A couple of weeks ago I attended an immigration rally, heavily hyped as student-led. This one was on a Saturday. Kids didn’t have to skip algebra to protest. At least 39,500 of the students who had walked out in March must have been in the library studying, because the few dozen who showed up to wallop drums and blow plastic horns on the City Hall lawn were outnumbered by those ubiquitous Revolutionary Communist Party folks and white guys with graying ponytails peddling anti-Bush bumper stickers.

Even those who looked more like aging professors than high schoolers seemed high on the potential of “student power.” And at least one speaker suggested that the way to change immigration policy (and end imperialism and stop the rape of babies in Africa) was for Latinos to boycott classes until things change -- the old “that’ll show ‘em” strategy.

I found the City Hall shenanigans wearying. I called Paula Crisostomo, whose actions as a 17-year-old leader of the 1968 demonstrations at Lincoln High are the basis for the HBO movie.

Crisostomo, now director of community and government relations at Occidental College, where I teach a couple of classes, said she applauds student activism on immigration.

It’s just that many of those who walked out back then went on to fight for better schools as teachers, counselors, principals or -- like Crisostomo -- by working to nudge along middle school and high school students who may not understand why college is important and what they must do to get in.

If students were going to march out of classes again, Crisostomo had hoped it would be to protest the hard-to-fathom fact that poor Latinos still drop out at a horrifying rate, still account for shockingly few college admissions and still receive a crummier education than their middle-class peers, almost 40 years after she risked her own college career by standing up to the district.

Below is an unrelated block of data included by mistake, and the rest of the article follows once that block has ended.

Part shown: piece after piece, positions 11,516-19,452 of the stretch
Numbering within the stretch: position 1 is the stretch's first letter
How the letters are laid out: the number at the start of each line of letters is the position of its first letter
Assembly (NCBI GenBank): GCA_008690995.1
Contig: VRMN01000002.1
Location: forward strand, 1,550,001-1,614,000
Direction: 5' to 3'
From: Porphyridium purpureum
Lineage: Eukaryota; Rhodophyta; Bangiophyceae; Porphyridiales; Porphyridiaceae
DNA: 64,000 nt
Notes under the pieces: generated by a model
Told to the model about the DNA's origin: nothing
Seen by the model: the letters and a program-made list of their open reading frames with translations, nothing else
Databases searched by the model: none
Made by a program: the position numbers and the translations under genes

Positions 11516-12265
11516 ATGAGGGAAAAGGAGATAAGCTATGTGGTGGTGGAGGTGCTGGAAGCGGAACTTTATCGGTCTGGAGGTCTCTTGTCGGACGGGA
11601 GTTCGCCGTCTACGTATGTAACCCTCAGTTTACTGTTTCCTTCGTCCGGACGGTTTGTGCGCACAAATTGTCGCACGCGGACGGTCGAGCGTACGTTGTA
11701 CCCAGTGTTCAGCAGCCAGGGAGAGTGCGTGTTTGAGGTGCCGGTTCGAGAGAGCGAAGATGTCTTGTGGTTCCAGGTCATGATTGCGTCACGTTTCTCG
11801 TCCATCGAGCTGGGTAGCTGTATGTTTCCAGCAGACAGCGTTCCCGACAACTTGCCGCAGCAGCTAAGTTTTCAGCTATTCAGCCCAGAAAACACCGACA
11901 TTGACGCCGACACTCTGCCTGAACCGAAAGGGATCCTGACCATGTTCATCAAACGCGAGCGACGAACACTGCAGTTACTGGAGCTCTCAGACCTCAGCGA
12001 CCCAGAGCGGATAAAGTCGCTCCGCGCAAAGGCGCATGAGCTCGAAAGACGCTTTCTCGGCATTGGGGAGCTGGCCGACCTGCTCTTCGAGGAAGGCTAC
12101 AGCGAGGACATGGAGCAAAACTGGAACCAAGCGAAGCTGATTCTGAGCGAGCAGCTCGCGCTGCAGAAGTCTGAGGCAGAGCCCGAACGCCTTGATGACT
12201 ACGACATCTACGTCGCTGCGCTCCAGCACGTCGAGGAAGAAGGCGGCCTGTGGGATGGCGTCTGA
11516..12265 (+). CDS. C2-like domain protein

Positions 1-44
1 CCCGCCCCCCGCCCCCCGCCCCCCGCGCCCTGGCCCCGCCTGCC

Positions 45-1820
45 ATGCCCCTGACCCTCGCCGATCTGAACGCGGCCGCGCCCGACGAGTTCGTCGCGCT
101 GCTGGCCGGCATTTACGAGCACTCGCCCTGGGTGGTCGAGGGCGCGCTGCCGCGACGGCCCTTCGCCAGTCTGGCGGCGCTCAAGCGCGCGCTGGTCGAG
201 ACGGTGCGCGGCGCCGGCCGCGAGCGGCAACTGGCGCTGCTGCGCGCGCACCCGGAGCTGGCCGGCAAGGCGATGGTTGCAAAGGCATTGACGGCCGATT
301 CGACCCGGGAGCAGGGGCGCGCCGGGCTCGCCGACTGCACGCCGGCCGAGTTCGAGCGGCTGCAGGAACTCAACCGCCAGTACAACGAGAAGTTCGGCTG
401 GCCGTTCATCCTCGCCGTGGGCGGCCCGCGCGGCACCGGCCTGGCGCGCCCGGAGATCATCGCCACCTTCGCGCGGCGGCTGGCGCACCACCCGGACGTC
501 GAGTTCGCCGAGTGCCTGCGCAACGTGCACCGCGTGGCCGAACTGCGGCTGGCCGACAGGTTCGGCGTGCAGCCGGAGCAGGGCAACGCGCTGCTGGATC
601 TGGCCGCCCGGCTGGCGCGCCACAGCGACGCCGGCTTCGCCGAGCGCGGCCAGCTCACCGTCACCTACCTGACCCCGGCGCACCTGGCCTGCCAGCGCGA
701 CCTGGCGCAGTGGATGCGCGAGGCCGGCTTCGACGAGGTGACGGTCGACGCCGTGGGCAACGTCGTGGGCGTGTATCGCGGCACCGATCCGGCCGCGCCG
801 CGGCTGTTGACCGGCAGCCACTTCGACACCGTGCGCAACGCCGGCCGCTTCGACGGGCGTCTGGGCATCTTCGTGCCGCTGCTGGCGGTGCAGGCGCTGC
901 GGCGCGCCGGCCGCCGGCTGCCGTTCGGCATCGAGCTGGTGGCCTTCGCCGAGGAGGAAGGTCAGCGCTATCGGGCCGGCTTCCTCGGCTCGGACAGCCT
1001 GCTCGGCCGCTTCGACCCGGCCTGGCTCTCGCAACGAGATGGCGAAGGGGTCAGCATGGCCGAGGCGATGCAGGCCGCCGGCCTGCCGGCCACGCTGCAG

Now I’m one of those parents who think LAUSD has made a lot of progress lately. And I was glad to see that missives the district cranked out after the one in my son’s backpack became progressively less wimpy (I particularly like the one in which the Catholic archbishop, the mayor and the LAUSD superintendent tell students in big adult voices to stay in class today).

Still, here’s how the cynic in me is tempted to interpret that letter my wife unearthed: “We still don’t care much whether your children learn biology and algebra or stomp around in circles shouting, so long as they keep their keisters on campus so we can collect that state dough.”

Most educators don’t have that attitude. Some do. That’s why today’s real rebels will be the ones who stay in class and politely but firmly tell their principals to give them better teachers, their teachers to give them more work, their parents to push them harder to complete it and privileged and presumably college-bound kids like my son to brace for some serious new competition.

I’ve just arrived on the education beat, so correct me if I’m wrong, but that strikes me as the most efficient way to change attitudes, change schools, change the world.